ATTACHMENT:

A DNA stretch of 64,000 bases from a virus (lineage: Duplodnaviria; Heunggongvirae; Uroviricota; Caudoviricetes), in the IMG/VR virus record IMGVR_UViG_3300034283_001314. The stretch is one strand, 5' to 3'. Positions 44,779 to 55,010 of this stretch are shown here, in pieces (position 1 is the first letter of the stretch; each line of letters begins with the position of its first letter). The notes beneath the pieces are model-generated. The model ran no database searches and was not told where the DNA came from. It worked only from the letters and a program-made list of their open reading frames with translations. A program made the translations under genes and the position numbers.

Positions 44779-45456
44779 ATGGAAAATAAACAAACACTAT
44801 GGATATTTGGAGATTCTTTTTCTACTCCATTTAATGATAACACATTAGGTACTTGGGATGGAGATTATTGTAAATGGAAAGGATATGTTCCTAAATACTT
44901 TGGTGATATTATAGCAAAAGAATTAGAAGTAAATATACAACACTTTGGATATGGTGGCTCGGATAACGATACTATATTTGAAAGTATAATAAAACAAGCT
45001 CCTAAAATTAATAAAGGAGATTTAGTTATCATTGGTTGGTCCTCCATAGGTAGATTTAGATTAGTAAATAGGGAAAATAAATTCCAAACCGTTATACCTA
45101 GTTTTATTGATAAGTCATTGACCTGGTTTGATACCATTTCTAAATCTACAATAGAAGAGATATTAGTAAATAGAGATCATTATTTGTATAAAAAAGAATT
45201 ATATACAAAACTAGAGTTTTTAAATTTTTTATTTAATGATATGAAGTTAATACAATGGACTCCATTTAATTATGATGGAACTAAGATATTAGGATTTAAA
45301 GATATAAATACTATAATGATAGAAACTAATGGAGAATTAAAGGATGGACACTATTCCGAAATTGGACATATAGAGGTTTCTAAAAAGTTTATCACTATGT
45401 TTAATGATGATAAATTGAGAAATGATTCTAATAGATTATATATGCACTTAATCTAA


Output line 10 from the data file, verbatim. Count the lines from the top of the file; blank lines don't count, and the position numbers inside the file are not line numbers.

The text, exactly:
45401 TTAATGATGATAAATTGAGAAATGATTCTAATAGATTATATATGCACTTAATCTAA